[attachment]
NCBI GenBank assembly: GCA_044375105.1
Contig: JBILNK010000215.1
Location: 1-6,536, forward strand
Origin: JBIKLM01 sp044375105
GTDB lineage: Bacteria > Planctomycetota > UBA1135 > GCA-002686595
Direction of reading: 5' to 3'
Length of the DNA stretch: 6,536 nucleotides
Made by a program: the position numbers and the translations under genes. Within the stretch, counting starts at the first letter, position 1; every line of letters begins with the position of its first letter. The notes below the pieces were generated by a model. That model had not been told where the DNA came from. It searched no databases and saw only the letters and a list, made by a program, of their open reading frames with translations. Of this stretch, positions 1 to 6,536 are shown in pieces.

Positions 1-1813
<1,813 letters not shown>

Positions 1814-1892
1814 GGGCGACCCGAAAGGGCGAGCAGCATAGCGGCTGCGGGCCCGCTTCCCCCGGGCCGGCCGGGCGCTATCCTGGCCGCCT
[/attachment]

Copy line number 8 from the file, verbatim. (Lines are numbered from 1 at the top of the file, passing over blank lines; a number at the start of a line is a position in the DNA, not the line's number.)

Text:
Made by a program: the position numbers and the translations under genes. Within the stretch, counting starts at the first letter, position 1; every line of letters begins with the position of its first letter. The notes below the pieces were generated by a model. That model had not been told where the DNA came from. It searched no databases and saw only the letters and a list, made by a program, of their open reading frames with translations. Of this stretch, positions 1 to 6,536 are shown in pieces.